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Your Vote is Your Voice

Where to vote

Once you are registered to vote and you meet the eligibility criteria for voting in one or more of the elections taking place on 7 June, a polling information card will be posted to your registered home address before polling day.

The polling information card includes: your elector number, the name of the polling station where you will go to vote, a formal statement explaining which election you will be voting in; and the opening and closing times of your polling station. You can only vote in your designated polling station.

Image of sample Polling Information Card
Sample Polling Information Card

Polling stations are often local schools or community buildings that are close to your registered address.

If you do not receive a polling information card, that does not mean that you cannot vote. You can use www.checktheregister.ie or you can call your local authority to see if you are on the register, and where your polling station is.

What you need to vote

It is very important to remember that you can only vote at the polling station listed on your polling information card. You don’t need to bring your polling information card with you to vote but you must bring a form of valid ID.

You can use the following documents to prove your identity:

  • a passport;
  • a driving licence;
  • an employee identity card containing a photograph;
  • a student identity card issued by an educational institution and containing a photograph;
  • a travel document containing name and photograph;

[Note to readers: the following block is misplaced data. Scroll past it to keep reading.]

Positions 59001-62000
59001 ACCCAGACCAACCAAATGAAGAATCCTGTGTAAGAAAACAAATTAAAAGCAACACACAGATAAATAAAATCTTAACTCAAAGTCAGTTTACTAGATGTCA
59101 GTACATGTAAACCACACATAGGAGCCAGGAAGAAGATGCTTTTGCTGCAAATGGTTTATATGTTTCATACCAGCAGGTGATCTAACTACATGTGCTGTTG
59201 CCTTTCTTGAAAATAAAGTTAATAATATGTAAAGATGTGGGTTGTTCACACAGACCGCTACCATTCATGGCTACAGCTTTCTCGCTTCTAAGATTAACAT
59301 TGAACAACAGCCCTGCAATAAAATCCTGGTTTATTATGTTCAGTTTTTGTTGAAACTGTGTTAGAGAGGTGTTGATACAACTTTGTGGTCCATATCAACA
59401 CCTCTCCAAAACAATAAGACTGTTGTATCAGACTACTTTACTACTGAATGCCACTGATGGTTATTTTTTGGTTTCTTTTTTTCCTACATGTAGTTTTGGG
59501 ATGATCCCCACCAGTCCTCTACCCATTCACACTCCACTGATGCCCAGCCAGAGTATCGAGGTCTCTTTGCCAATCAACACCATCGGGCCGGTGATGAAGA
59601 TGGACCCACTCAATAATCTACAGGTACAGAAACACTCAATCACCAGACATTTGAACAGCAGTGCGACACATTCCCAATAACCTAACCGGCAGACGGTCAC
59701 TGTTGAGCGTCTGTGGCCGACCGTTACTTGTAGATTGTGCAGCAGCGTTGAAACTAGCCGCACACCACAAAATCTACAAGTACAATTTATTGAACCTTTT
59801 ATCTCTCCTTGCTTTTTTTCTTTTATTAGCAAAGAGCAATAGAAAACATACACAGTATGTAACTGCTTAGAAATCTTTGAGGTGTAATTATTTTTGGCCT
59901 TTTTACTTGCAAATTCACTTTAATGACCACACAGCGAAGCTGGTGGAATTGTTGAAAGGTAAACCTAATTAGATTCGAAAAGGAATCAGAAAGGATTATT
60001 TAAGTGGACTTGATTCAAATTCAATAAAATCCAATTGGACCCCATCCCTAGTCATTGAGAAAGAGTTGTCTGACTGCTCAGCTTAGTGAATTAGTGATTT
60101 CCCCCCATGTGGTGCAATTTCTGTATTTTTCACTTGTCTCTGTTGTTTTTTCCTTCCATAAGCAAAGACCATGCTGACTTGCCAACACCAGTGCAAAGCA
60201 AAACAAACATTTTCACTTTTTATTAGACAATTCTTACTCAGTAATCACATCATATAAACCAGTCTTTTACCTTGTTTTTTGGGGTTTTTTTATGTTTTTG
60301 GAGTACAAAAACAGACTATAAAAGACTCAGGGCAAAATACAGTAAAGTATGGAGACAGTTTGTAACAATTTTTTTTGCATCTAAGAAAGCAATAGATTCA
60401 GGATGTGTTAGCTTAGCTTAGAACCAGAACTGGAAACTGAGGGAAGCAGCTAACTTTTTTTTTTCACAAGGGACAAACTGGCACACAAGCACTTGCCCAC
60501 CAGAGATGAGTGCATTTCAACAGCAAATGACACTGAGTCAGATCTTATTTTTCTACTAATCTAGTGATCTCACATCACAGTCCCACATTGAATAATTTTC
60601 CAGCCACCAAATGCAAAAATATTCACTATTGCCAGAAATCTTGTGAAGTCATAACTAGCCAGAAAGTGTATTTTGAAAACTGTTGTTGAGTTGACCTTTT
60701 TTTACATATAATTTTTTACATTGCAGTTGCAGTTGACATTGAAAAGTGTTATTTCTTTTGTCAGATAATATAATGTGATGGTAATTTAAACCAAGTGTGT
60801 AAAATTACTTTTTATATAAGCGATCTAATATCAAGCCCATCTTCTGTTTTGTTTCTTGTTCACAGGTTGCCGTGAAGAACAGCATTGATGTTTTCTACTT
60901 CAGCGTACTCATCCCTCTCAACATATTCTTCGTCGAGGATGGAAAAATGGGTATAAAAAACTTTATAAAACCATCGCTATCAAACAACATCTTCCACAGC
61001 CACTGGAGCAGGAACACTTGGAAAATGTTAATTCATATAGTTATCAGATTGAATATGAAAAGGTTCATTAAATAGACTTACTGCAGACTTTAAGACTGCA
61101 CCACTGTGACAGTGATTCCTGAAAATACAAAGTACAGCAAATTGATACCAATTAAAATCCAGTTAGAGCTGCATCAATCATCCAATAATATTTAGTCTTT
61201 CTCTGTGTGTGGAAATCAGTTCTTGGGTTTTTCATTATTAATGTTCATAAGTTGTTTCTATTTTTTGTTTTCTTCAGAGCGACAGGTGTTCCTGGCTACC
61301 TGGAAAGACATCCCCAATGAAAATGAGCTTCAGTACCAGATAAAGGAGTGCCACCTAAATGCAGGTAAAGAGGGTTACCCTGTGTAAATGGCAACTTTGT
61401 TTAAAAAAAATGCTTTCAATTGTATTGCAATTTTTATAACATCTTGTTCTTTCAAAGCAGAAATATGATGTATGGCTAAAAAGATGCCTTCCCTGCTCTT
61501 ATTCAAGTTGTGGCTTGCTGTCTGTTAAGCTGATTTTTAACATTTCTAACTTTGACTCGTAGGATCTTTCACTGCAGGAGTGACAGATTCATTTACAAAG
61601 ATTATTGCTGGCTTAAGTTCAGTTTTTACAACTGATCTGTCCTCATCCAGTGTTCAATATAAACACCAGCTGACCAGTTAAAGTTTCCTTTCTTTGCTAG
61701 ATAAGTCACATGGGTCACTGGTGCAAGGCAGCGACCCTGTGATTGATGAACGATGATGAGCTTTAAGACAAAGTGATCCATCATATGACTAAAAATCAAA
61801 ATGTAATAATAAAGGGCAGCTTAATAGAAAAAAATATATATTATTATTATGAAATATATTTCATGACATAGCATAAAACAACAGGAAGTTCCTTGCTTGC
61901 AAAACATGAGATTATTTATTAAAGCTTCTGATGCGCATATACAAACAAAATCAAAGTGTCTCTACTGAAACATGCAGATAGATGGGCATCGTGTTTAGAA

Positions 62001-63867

• a Bank or Savings or Credit Union book containing address in constituency;
  • a Public Services Card;
  • a Temporary Residence Certificate;
  • a Garda National Immigration Bureau Card;
  • an Irish Residence Permit;

Or the following items accompanied by a further document which establishes the address of the holder in the constituency:

  • a cheque book;
  • a cheque card;
  • a debit card;
  • a credit card;
  • a birth certificate;
  • a marriage certificate

When voting in these elections, you need to be careful to ensure your ballot is filled in correctly so that your vote counts. Find more information in our how to vote section.

Voters with disabilities

There are special arrangements to assist those electors with an illness or disability to exercise their voting rights.

You can:

• Vote at an alternative polling station if the local station is inaccessible;

• Be helped to vote at the polling station by a companion or the Presiding Officer for people with a visual impairment, physical disability or literacy difficulty;

• Vote using a ballot paper template if you have a visual impairment;

• Vote by post;

• Vote at a hospital, nursing home or similar location if you live there.

Read more information by visiting our accessible voting section.